Telecommunications are still primarily driven by technological developments and needs that come directly from the market. Our journey started with the second generation of networks, where voice communication was the main channel. During recent years we’ve been focused mostly on building the fourth generation of the network. This journey has been gradually evolving over the course of the last 20 to 30 years, and now the fifth generation is bringing major change.
The network is becoming increasingly complex each day, and digitalisation is an integral part of that. It is essential to be dynamic and adaptable. Using analytics and artificial intelligence, such as machine learning, may help us raise the level of automation and allow us to better predict events that may happen, and to do so almost in real time.As the network develops and grows, so does the responsibility to protect our network and its users. In the field of information security, we operate according to the ISO 27001 and ISO 27701 standards. We are well prepared thanks to our close collaboration with the security teams of PPF companies that operate in countries that are subject to EU regulations, which allows us to remain a step ahead of cyber security threats.
The crisis caused by the novel coronavirus has demonstrated that internet access is important to people for both private and business needs. Data traffic is constantly increasing, and the new reality that’s come as a consequence of the pandemic has shown that users also talk more often and for longer, and don’t just communicate via applications or the internet. I’m proud to note that our network worked great during the state of emergency, as we quickly adapted and reacted on time.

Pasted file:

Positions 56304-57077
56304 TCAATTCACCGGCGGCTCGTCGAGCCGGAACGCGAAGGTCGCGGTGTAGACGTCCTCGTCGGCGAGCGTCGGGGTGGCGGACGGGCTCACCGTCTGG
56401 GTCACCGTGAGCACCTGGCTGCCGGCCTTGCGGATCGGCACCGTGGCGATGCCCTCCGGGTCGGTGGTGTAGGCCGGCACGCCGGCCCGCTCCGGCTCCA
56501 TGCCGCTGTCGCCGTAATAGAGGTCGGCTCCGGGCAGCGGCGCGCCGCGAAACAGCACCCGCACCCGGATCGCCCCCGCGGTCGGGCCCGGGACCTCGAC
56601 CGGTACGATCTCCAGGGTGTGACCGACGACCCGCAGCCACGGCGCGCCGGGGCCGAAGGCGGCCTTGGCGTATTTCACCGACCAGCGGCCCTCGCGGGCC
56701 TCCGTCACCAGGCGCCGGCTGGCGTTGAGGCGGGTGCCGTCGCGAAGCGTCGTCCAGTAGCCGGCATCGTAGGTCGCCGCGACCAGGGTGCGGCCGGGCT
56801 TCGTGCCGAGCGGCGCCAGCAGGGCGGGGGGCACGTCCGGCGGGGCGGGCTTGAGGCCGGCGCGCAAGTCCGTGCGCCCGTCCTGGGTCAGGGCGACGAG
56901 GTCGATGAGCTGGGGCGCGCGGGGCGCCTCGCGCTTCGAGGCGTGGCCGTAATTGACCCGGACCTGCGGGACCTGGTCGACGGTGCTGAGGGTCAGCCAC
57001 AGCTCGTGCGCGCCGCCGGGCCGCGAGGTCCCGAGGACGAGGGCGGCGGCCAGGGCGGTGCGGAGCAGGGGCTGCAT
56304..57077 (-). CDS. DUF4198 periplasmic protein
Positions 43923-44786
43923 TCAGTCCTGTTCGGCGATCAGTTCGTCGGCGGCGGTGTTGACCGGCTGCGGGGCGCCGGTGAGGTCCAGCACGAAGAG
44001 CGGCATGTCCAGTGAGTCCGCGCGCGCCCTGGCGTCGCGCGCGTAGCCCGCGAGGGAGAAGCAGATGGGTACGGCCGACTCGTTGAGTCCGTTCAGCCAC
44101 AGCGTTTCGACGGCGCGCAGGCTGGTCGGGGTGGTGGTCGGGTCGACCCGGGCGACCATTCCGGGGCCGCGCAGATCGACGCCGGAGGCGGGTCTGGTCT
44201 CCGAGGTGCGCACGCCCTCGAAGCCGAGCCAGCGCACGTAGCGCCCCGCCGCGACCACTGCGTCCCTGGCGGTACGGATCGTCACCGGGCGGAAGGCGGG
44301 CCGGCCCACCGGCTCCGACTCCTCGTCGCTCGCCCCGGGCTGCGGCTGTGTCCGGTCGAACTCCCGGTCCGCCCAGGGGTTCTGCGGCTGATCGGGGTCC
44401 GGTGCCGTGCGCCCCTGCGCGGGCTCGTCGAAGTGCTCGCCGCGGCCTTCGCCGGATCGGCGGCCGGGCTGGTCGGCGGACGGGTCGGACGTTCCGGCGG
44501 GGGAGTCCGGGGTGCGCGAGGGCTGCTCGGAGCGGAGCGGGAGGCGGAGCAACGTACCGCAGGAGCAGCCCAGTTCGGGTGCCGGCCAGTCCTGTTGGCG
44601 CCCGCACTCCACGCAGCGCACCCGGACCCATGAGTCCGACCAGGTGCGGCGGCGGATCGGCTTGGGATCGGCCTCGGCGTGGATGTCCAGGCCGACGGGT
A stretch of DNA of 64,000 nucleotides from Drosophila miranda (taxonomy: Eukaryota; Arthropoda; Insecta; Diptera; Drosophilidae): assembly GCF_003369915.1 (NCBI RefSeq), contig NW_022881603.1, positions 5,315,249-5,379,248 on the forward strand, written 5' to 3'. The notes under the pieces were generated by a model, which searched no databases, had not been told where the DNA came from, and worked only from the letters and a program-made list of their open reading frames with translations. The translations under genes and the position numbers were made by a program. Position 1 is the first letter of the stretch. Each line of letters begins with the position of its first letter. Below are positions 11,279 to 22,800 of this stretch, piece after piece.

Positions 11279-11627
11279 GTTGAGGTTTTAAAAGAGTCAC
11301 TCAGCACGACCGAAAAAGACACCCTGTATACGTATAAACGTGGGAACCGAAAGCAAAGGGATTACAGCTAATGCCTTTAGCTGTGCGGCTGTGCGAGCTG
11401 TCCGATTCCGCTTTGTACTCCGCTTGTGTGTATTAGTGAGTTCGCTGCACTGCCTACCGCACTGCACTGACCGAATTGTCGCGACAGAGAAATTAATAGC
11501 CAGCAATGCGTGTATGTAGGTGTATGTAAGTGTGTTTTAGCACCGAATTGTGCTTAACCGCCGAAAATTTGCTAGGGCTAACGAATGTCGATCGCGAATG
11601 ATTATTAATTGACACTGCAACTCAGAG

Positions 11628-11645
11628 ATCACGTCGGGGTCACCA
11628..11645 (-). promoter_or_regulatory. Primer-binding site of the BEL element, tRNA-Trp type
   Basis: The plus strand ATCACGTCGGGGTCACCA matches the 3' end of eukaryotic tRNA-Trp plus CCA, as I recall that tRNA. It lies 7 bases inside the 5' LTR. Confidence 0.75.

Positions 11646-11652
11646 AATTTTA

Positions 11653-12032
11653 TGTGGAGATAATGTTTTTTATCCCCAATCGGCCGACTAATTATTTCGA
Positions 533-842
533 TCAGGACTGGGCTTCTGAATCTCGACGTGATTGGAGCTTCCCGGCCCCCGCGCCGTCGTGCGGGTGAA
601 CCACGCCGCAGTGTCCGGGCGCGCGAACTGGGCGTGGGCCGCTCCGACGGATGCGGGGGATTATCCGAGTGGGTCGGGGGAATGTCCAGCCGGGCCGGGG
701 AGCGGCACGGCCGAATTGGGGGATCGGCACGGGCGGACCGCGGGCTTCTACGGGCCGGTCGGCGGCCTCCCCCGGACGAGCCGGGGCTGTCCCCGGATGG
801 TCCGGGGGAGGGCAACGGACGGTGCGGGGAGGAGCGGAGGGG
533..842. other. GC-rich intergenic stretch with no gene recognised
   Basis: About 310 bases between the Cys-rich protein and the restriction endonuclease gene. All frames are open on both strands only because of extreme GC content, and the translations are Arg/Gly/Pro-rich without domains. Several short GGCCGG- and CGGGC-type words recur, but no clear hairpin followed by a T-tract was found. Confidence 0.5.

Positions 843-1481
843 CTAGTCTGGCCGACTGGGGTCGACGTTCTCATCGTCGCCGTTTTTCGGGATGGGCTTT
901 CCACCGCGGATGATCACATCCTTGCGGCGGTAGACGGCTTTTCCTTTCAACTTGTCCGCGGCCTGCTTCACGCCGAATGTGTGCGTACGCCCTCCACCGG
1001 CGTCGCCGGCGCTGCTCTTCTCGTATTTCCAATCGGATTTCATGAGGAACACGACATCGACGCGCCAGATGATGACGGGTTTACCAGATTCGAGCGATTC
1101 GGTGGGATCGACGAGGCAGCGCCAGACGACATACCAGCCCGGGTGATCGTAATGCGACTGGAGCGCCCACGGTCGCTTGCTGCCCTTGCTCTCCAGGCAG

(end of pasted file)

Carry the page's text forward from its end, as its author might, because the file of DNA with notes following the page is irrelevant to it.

Given that Serbia also plans to develop a 5G network, could you tell us what changes are brought by this technology of the future?
The fifth generation brings incredible change – the transfer of data at high speed, almost in real time, and the ability to have a huge number of connections active at the same time. This technological revolution brings great market and geopolitical competition, and the speed of its implementation will determine who will take economic pole position for the decade to come. It should be pointed out that the fifth generation is not just the next ‘G’ on this journey. Expectations are significantly higher – that it will enable different industries to innovate their business in a smart way and to interconnect different industries and ecosystems; 5G is seen as the basis and precondition for a smart society and the transformation of entire industries. In order for all this to be supported and for end users to experience the benefits of the new technology, it is necessary to encourage innovative partnerships within the entire ecosystem, from mobile operators, infrastructure providers, equipment manufacturers, numerous local partners and start-ups, to improve the regulatory environment and engage the general public through accountable informing.
That’s why we believe that we will witness the creation of completely new clusters of products and services on the market, for which we are preparing the basis in terms of modern infrastructure.
What will it take for Serbia to catch up with countries that are advanced in the development of their 5G networks?
As with the other operators, building infrastructure for the fifth generation of the network is in our focus, especially when the regulator announces a spectrum auction. Bureaucracy is still a major challenge for all operators – obtaining permits for setting up one base radio station takes an average of over four months and the procedure is inconsistent. It is necessary to improve regulations in the field of environmental protection and establish a uniform practise, but also to gain the trust of citizens in the safety of this technology. Just as electricity reached every home in the middle of the last century, now high-speed broadband internet is the basis for accomplishing our needs and rights. The EU’s priority is for all its citizens to have access to the gigabyte network and for all populated areas to have 5G by 2030. We also endorse the projects of our Ministry of Telecommunications, which are leading Serbia in that direction. For starters, all schools will receive broadband via fibre optics that will bring high-speed internet connectivity to all rural parts of Serbia.